Compliance Audit: Evaluating and Balancing Country Risk and Regulatory Risk

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Compliance Audit: Evaluating and Balancing Country Risk and Regulatory Risk August 2013 Lisa Bowyer, CAMS CONTENTS Introduction... 3 Regulatory Risk... 4 Country Risk... 5 Obstacles to assessment and evaluation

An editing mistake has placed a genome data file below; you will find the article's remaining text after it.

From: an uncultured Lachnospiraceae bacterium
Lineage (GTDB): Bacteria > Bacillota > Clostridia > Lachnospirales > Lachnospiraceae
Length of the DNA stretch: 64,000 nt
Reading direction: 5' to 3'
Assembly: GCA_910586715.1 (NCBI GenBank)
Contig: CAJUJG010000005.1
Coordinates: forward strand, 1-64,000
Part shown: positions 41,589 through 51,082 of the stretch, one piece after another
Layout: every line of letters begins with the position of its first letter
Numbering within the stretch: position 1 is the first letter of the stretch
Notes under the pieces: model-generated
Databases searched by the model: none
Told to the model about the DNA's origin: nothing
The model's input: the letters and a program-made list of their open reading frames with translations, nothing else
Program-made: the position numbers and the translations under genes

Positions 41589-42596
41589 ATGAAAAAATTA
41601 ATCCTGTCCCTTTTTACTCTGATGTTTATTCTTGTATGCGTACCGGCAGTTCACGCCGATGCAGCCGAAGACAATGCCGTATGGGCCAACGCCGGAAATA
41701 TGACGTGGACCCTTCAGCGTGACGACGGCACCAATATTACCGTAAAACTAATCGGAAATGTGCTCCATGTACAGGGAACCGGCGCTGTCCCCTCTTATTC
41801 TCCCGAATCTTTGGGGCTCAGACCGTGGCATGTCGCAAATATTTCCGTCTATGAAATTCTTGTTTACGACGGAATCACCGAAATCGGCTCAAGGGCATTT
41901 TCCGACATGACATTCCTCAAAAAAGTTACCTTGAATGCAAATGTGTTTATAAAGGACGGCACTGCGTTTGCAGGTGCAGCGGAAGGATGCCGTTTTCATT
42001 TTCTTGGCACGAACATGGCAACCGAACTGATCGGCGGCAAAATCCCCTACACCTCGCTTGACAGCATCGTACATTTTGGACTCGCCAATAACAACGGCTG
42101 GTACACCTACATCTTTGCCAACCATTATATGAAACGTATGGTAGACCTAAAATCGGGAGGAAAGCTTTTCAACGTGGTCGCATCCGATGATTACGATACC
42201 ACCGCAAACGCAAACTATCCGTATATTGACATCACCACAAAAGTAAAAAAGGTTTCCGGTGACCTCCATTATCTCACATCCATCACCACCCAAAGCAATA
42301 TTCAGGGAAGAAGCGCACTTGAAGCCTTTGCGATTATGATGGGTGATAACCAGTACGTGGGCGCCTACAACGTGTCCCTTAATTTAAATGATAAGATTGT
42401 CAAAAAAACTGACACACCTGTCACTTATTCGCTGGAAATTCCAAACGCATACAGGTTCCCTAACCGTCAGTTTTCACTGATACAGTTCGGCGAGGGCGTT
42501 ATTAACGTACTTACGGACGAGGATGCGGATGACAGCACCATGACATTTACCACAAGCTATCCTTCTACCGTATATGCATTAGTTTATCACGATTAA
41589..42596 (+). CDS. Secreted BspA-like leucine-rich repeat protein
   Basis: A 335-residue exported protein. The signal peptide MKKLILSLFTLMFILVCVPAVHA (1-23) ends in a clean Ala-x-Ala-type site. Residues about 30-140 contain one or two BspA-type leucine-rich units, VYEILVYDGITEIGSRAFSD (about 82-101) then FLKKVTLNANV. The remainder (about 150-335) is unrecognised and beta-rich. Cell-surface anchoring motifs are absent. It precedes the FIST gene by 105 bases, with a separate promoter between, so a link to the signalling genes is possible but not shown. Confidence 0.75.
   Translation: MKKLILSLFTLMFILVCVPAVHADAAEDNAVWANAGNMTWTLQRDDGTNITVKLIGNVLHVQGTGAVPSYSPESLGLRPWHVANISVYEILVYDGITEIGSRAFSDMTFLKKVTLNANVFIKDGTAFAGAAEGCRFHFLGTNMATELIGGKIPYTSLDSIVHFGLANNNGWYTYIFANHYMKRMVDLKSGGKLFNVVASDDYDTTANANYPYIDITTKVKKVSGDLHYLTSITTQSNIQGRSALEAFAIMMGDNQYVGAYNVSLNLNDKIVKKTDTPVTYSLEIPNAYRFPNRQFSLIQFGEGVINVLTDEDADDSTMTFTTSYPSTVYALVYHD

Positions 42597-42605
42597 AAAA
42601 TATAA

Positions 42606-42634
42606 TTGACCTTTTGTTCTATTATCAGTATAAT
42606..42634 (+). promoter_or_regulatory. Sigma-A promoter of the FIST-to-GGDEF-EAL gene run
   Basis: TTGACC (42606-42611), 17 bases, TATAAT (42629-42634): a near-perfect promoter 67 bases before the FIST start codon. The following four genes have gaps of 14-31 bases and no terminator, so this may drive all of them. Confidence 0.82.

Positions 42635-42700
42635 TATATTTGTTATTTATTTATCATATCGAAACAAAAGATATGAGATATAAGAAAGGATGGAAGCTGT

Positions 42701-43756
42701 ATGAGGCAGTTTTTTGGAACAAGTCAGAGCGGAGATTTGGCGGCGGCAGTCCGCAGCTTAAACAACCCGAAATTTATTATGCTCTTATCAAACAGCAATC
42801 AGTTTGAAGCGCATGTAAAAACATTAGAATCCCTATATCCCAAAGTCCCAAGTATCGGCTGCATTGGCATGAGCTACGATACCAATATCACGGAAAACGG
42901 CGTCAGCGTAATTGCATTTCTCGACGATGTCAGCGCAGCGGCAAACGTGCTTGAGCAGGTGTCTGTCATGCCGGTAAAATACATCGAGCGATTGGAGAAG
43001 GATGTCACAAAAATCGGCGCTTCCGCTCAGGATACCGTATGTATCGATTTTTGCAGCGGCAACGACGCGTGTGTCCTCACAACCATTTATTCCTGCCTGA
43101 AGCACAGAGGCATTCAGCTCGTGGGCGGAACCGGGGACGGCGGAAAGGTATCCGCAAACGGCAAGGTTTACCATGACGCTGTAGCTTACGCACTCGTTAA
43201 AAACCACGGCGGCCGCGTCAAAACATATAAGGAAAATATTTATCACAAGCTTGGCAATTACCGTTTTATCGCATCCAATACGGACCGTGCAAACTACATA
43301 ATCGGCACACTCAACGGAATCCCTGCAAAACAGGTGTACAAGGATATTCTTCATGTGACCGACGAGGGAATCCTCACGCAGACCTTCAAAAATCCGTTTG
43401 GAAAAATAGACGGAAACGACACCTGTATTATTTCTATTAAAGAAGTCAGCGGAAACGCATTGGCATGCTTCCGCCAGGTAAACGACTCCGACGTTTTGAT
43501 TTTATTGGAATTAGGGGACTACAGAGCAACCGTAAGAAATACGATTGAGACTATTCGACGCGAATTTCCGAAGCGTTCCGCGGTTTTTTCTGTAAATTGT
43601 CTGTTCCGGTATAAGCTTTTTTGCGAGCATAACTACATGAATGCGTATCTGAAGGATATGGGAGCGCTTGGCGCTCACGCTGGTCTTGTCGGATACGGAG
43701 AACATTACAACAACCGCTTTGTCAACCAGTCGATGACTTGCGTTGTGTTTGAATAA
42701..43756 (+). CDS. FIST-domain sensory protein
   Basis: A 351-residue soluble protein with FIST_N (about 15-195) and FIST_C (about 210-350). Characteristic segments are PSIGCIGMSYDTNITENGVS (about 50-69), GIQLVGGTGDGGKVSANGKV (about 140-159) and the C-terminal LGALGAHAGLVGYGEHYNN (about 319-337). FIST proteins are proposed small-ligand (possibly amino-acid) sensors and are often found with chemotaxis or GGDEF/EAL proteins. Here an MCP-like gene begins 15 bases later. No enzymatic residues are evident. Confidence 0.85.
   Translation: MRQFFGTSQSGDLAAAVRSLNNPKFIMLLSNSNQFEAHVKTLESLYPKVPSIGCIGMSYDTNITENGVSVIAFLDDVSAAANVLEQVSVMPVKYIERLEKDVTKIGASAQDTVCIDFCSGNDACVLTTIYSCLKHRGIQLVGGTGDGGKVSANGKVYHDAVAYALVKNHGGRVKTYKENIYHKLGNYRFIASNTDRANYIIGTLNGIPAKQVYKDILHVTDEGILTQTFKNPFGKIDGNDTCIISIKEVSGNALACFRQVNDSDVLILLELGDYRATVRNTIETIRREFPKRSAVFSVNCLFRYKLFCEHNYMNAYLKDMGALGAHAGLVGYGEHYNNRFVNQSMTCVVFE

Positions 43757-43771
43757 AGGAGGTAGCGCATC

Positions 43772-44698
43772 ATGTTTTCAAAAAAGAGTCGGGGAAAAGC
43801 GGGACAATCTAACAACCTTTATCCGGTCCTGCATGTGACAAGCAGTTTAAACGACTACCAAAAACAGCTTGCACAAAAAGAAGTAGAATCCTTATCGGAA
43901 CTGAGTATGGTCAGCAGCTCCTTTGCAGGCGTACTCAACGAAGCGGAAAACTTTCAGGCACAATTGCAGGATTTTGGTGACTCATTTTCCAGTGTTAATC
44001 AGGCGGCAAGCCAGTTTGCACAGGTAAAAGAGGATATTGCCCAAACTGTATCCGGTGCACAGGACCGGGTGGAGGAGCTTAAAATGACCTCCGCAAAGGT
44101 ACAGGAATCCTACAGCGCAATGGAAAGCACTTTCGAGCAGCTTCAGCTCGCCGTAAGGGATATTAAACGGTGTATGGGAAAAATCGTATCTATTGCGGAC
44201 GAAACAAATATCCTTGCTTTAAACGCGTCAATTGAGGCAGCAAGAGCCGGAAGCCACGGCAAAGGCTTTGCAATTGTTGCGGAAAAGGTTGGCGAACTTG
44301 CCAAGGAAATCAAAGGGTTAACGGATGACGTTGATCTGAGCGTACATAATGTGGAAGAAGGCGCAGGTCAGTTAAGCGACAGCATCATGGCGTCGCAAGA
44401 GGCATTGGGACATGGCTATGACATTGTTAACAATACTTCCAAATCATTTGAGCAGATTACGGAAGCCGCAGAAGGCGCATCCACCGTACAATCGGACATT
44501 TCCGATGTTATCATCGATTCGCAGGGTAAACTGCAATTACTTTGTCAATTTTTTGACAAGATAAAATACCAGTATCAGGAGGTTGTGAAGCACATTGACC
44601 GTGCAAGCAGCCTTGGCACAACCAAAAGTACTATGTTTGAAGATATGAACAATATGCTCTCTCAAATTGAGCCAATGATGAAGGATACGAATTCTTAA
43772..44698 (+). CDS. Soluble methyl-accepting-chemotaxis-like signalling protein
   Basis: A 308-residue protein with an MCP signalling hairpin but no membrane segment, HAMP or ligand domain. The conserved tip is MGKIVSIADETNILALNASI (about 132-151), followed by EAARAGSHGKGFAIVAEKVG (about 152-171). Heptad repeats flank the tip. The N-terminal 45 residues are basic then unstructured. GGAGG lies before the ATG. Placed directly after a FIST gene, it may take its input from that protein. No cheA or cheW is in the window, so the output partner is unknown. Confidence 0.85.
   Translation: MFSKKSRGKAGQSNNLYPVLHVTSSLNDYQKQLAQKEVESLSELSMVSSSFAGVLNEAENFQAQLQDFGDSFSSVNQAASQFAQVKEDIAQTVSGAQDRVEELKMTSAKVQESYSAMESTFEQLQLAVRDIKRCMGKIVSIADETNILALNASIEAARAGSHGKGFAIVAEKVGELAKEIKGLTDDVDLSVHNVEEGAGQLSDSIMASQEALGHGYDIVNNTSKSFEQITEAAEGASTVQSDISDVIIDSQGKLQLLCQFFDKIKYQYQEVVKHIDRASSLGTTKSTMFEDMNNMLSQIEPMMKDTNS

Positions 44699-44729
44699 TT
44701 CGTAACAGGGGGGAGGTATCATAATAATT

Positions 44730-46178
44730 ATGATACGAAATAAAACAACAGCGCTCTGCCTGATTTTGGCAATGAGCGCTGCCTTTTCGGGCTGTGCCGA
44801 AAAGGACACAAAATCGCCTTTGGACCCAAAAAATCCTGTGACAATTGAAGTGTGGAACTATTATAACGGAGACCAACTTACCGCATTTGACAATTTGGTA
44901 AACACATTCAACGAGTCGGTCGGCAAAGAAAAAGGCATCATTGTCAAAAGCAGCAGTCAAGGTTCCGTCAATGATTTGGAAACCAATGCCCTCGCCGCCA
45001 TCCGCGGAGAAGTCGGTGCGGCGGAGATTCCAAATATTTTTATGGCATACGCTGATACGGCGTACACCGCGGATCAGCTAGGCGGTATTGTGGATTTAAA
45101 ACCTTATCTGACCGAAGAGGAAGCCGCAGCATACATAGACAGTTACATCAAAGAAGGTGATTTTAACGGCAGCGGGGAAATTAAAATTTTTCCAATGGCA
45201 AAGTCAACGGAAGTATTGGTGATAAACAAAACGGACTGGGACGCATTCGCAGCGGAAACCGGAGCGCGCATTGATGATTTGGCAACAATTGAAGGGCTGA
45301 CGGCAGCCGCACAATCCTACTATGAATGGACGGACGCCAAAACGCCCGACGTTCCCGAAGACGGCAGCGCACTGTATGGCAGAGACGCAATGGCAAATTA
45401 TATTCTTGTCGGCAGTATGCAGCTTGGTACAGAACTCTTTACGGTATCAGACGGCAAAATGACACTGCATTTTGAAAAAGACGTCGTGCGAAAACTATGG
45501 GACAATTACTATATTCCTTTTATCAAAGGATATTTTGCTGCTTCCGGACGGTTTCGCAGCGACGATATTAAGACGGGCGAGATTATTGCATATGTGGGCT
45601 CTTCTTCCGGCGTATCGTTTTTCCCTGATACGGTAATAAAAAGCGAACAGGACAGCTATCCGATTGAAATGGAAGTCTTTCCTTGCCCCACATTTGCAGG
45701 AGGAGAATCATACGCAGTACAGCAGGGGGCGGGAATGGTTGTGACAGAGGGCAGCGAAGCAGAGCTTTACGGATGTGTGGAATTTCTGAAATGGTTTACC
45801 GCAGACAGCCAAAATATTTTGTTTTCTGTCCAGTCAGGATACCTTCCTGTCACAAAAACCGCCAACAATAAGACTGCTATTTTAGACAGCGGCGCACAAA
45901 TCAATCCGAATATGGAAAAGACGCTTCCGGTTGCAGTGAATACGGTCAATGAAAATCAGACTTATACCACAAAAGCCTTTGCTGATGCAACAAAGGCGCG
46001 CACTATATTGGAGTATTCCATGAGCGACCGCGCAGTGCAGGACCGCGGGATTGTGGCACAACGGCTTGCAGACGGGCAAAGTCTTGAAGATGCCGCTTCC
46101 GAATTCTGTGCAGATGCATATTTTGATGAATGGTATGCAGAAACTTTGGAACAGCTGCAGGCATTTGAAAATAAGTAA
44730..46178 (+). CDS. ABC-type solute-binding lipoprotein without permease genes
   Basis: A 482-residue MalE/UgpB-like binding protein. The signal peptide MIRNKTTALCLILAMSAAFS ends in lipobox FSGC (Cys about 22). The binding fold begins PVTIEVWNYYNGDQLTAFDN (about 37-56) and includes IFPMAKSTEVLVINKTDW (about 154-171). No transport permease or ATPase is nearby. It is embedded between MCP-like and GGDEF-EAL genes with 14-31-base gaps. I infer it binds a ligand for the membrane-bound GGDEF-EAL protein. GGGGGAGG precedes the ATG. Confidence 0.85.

Compliance Audit: Evaluating and Balancing Country Risk and Regulatory Risk August 2013 Lisa Bowyer, CAMS CONTENTS Introduction... 3 Regulatory Risk... 4 Country Risk... 5 Obstacles to assessment and evaluation of Country Risk... 6 HSBC Case Habib bank Case Good regulatory practice... 7 Auditing the Risk assessment... 9 Frequency and scope... 9 Evaluating the Country Risk Assessment... 9 Assess the Application of the Risk Assessment Solutions Basel AML Index Conclusion INTRODUCTION An initial and on-going risk assessment is the foundation of any compliance system regardless of its scope and the starting point for an audit of a compliance system should be to review and evaluate the risk assessment. Whilst a variety of risks have been identified by standard setters and regulators for more than a decade, evaluating the risk assessment presents a difficult hurdle to clear cleanly to scope the audit and produce a high quality reliable report. Deficient Country Risk Assessment by Institution Deficient evaluation of Country Risk Assessment by Auditor Overall increased risk exposure Increased regulatory risk Increased regulatory risk The failure to accurately assess and appropriately apply country risk by an institution results in exposure to increased risk and this includes some regulatory risk. The failure by a compliance auditor to accurately and properly evaluate the risk assessment of country risk may result in further increased regulatory risk where the Institution is mandated to arrange periodic compliance audits. Deficient Evaluation of Country Risk Assessment and application Deficient Country Risk Assessment The ability to achieve the correct balance between regulatory risk and country risk assessments and evaluations is further hindered by the existence and use of white and black lists by regulators which are often reflective of political factors, limited, unreliable or based on old data. In this paper, we identify and explore the compliance processes reliant on country risk assessments and how to evaluate that in the audit process. We refer to features of reasonable methodologies for country risk assessments highlighting how the assessment can counter regulatory risk arising from regulatory high risk country black lists. Whilst some jurisdictions allow reliance to be placed on introducers and intermediaries if in white list countries (countries with equivalent regulation) but also require enhanced due diligence when clients or transactions involve high risk countries. A small number of regulators list high risk countries, a number define them and many do not include reference to either. 3 Country Risk Assessment Black and White Lists Compliance Processes Audit REGULATORY RISK The frequency and scope of compliance audits will directly affect regulatory risk. However, since the evaluation of the risk assessment is the foundation for the audit then any deficiencies in this evaluation could undermine the audit itself and thereby also increase regulatory risk. Flawed Country Risk Assessment Erroneous Evaluation of Risk Assessment Application of Risk Assessment only partially reliable Where this risk falls depends on the regime. Where the auditor s evaluation of the risk assessment fails to identify weaknesses in the risk assessment, then the auditor will face regulatory risk if the regulator approves auditors either formally or informally. In this case the institution also faces regulatory risk for the deficient risk assessment although it may be afforded some excuse if the auditor does not identify and report on the weakness in its evaluation. However, it may be argued that the risk assessment whilst the foundation for the audit, is affected by so many factors beyond the scope of a compliance audit 1 that the institution should be responsible for the evaluation of its risk assessment by additional independent means. Nonetheless, the auditor needs to be able evaluate the risk assessment as full and objective and its consistent application. The first step is to fully explain to the client the features of a reasonable methodology for risk assessments and stress the importance and relevance of this in the audit. To mitigate any liability, auditors should establish a benchmark for Reasonable Country Risk assessments for the purpose of compliance audits. This will enable the auditor to focus on the evaluation of the application of the risk assessment. 4 Flawed Country Risk Assessment Correct Evaluation of Risk Assessment Can Application of Risk Assessment be evaluated by factoring in flawed risk assessment? When a risk assessment is evaluated as deficient, communication with the client is necessary and the scope and timing of the audit may be changed. The audit report should clearly note any concerns regarding the risk assessment and limitations of the review to ensure the report is of value and also to manage the auditor s liability and regulatory risk. COUNTRY RISK Country risk, in conjunction with other risk factors, provides a useful indicator to potential money laundering risks. According to the Wolfsberg Principles, the evaluating factors that may result in a determination that a country poses a higher risk include if the country is: Subject to sanctions, embargoes or similar measures issued by, for example, the United Nations ( UN ). Identified by the Financial Action Task Force ( FATF ) as non-cooperative in the fight against money laundering or identified by credible sources as lacking appropriate money laundering laws and regulations. identified by credible sources as providing funding or support for terrorist activities Identified by credible sources as having significant levels of corruption, or other criminal activity 2. The Third EU Money Laundering Directive refers to third country equivalence but the proposed 4 th Directive will remove the provisions relating to positive equivalence , as the customer due diligence regime is becoming more strongly risk-based and the use of exemptions on the grounds of purely geographical factors is less relevant. The current provisions of the Third Money Laundering Directive require decisions to be made on whether third countries have anti-money laundering/combating terrorist financing systems that are equivalent to those in the EU. This information is then used to allow exemptions for certain aspects of customer due diligence. The non-exhaustive list of geographical risk factors referred to in the Directive, are set to remain the same, only the use and application will change. ANNEX 3 POTENTIALLY HIGHER GEOGRAPHICAL RISK FACTORS (a) countries identified by credible sources, such as FATF public statements, mutual evaluation or detailed assessment reports or published follow-up reports, as not having effective anti-money laundering/combating terrorist financing systems; (b) countries identified by credible sources as having significant levels of corruption or other criminal activity; (c) countries subject to sanctions, embargos or similar measures issued by, for example, the United Nations; (d) countries providing funding or support for terrorist activities, or that have designated terrorist organizations operating within their country. ANNEX 2 GEOGRAPHICAL LOWER GEOGRAPHICAL RISK FACTORS (a) other EU Member States; (b) third countries having effective anti-money laundering/combating terrorist financing systems; (c) third countries identified by credible sources as having a low level of corruption or other criminal activity; (d) third countries which are subject to requirements to combat money laundering and terrorist financing consistent with the FATF Recommendations, have effectively implemented those requirements, and are effectively supervised or monitored in accordance with the Recommendations to ensure compliance with those 5 requirements. Many regulators now require that a risk based approach be adopted by institutions and the absence of rules and prescription mean that all and any risk assessment requires full and careful attention. A risk assessment must not be arbitrary. The more comprehensive and objective an assessment is, the lower the regulatory risk. Risk Assessment Mistakes Not considering a variety of sources for the assessment Inconsistent application Failing to update assessment Thus, an already potentially subjective process may require more than reasonable steps to fully assess risks and there should be design changes in response to new events. An obvious pitfall is to not respond to key changes to business plan or changes in the business environment 3 and generally the frequency of updates of the risk assessment depends on the type of institution and its experiences. OBSTACLES TO ASSESSMENT AND EVALUATION OF COUNTRY RISK The country risk assessment serves many purposes within the compliance system and the needs of those differ. Recently, both Sanctions and Corruption compliance have been added to existing AML and AFT compliance systems and country risk can have different implications for those. High risk country lists further complicate the process unless well designed, ideally as a resource. 4 Black lists will usually increase regulatory risk and hinder business unnecessarily. Since fixed lists may not accurately reflect country risk and may not give clear direction on how the list is to be applied, regulatory risk may be increased. HSBC CASE 2012 The HSBC case involved a failure to observe official US warnings about the risk of money laundering in Mexico. 5 The Annual International Narcotics Control Strategy Report (INCSR) issued by the US State Department 1 annual report issued by the lists Mexico as high risk because of the prevalent drug crime in the country. Although HSBC failed to adopt the highest risk rating for Mexico based on the US reports, the primary problem was that the bank s own risk rating system and compliance process was flawed or overridden. Whilst acceptable for the client risk rating process to override the country risk assessment this was not documented correctly. 6 Pertinently the primary country risk in Mexico is of drug trafficking and corruption, which relates to source of funds but Mexico s regulation of AML is considered to be acceptable and some regulators include Mexico on a white list. This illustrates how lists can confuse the assessment and thereby present additional regulatory risk. 1 Department of State Bureau for International Narcotics and Law Enforcement Affairs 6 Despite the information and warnings regarding money laundering risks in Mexico, from 2002 until 2009, HSBC assigned its lowest risk rating for AML purposes to Mexico. As a consequence, under bank policy, clients from Mexico were not subjected to enhanced monitoring, unless they were also designated a Special Category Client, which was a relatively rare designation that indicated high client risk. This meant that client risk, of which country risk is an element, overrode the country risk. As a result the bank did not conduct AML monitoring on most of its Mexican client accounts and wire transfer activity involving substantial funds. HABIB BANK CASE 2012 In May 2012 the UK Financial Services Authority imposed fines on Habib Bank. Almost half of its client base was outside the UK and about half of its deposits came from jurisdictions which reportedly had less stringent AML requirements or were perceived to have higher levels of corruption than the UK. Habib maintained a high risk country list which excluded certain high risk countries 7 on the basis that it had group offices in those countries, which the bank argued gave it local knowledge of these countries, which negated the otherwise assessed higher risk of money laundering. Where deposits or clients were located in high risk countries, the regulator found that the bank failed to conduct adequate enhanced due diligence. The regulator noted that the bank s belief that local knowledge of a country through a group office mitigated the higher money laundering risk posed by that country was entirely misconceived. Guidance 8 issued by the regulator the year before the Habib case highlighted examples of poor practice: Ranking higher risk countries as low risk because they had lots of dealings with the entities there. Exempting relationships from country risk assessments because the bank s parent had a presence in the higher risk country. The lesson to be learned from this case is that it is safer to conduct a risk assessment using objective data and sources. To override risk assessments resulting from regulatory or credible sources presents significant regulatory risk. The better approach is to adopt and record the higher risk assessment but then tailor the enhanced due diligence or other compliance process according to all the factors and risks present. In all the cases the higher and more independent the approval obtained for the decision the better wherever there are high risk factors. GOOD REGULATORY PRACTICE The Jersey Financial Services Commission has issued excellent and extensive guidance on country risk assessments 9 including a very useful resource listing countries and factors affecting the country risk of each. It advises that the following types of countries or territories may be considered to present a higher risk, those: With strategic deficiencies in the fight against money laundering and the financing of terrorism e.g. Identified by the FATF as having strategic deficiencies. Identified as major illicit drug producers or through which significant quantities of drugs are transited, e.g. those listed by the US Department of State in its annual International Narcotics Control Strategy Report. That do not take efforts to confront and eliminate human trafficking, e.g. those listed in Tier 3 of the US Department of State s annual Trafficking in Persons Report. that have strong links (such as funding or other support) with terrorist activities, e.g. those designated by the US Secretary of State as state sponsors of terrorism; and those physical areas identified by the US (in its annual report entitled Country Reports on Terrorism) as ungoverned, under-governed or ill-governed 7 where terrorists are able to organize, plan, raise funds, communicate, recruit, train, transit and operate in relative security because of inadequate governance capability, political will or both. That are involved in the proliferation of nuclear and other weapons, e.g. those that are the subject of sanctions measures in place in Jersey, or, as appropriate, elsewhere. That are vulnerable to corruption, e.g. those with poor ratings in Transparency International s Corruption Perception Index or highlighted as a concern in the Worldwide Governance Indicators project, or whose companies engage in bribery when doing business abroad, e.g. those with poor ratings in Transparency International s Bribe Payers Index. in which there is no, or little, confidence in the rule of law, in particular the quality of contract enforcement, property rights, the police and the courts, e.g. those highlighted as a concern in the Worldwide Governance Indicators project. In which there is no, or little, confidence in government effectiveness, including the quality of the civil service and the degree of its independence from political pressures, e.g. those highlighted as a concern in the Worldwide Governance Indicators project. that are politically unstable, e.g. those highlighted as a concern in the Worldwide Governance Indicators project, or which may be considered to be a failed state, e.g. those listed in the Failed State Index (central government is so weak or ineffective that it has little practical control over much of its territory; non-provision of public services; widespread corruption and criminality; refugees and involuntary movement of populations; sharp economic decline). That are the subject of sanctions measures that are in place in Jersey or elsewhere, e.g. those dealing with the abuse of human rights of misappropriation of state funds. That lack transparency or which have excessive secrecy laws, e.g. those identified by the OECD as having committed to internationally agreed tax standards but which have not yet implemented those standards. with inadequate regulatory and supervisory standards on international cooperation and information exchange, e.g. those identified by the Financial Stability Board as just making material progress towards demonstrating sufficiently strong adherence, or being non-cooperative, where it may not be possible to investigate the provenance of funds introduced into the financial system. Contrary to the Habib case, the recent guidance from the Jersey regulator, states that a relevant factor in the assessment would be the institution s familiarity with a country or territory, including knowledge of its local legislation, regulations and rules, as well as the structure and extent of regulatory oversight, for example, as a result of a relevant person s own or group operations within that country. Without giving an institution the ability to factor this in is to take away a disproportionate amount of valuable knowledge and information that can be more accurate than public data sources. Also, contrary to the 2011 FSA guidance, the JFSC states that the transparency of the customer may indicate lower risk. For example, persons subject to public disclosure rules, e.g. on exchanges or regulated markets or subject to licensing by a statutory regulator. In conclusion, the Jersey regulator s approach is an excellent one to follow in the assessment of country risk. Further, in both the Habib Bank and HSBC cases the significant regulatory risk that resulted in the fines was more a result of the abuse of the banks own processes rather than directly a result of the regulatory requirements. By way of illustration it is noted that the FSA generally commended banks with sophisticated risk assessment models that are consistently applied. 10 8 AUDITING THE RISK ASSESSMENT FREQUENCY AND SCOPE Many regimes now also require compliance with sanctions orders and have anti-corruption legislation in place. Whilst in most jurisdictions there is no requirement to audit systems designed to ensure compliance with Sanctions and Corruption regulation, in many cases the penalties are high and strict liability applies, and given that AML, ATF, corruption and sanctions risks are inextricably associated with each other, then it makes sense to include sanctions and corruption within the scope of any compliance audit. Given that country risk is closely relevant to all, then at least the risk assessment would entail all four and should be included in the risk assessment evaluation. 11 What is very important to examine is how sanction lists of countries might be confused with high risk countries for AML and AFT purposes. Some rationale for the ranking should thus be evident in the risk assessment. 12 The focus and design of the audit regarding country risk should be: Evaluate the Country Risk Assessment Assess the Application of the risk assessment EVALUATING THE COUNTRY RISK ASSESSMENT The auditor should check that risk assessment: Is based on objective sources Has more than one set of results Is fit for purpose Is updated periodically A concern will arise and should be discussed with the client and reported upon, if a single list is used for numerous processes such as client acceptance, residence of client, source of funds and enhanced processes for example PEPs. The following chart documents how different categories of risk evidenced by a variety of data sources are relevant to compliance processes: Category of Risk Money Laundering and Terrorist Financing Financial Transparency and Standards Public Transparency and Accountability Compliance Process Client risk (source of funds, source of wealth, residence) Acceptance of and reliance on Counterparties Decline business Know your client (understanding business) Monitoring Reliability of documents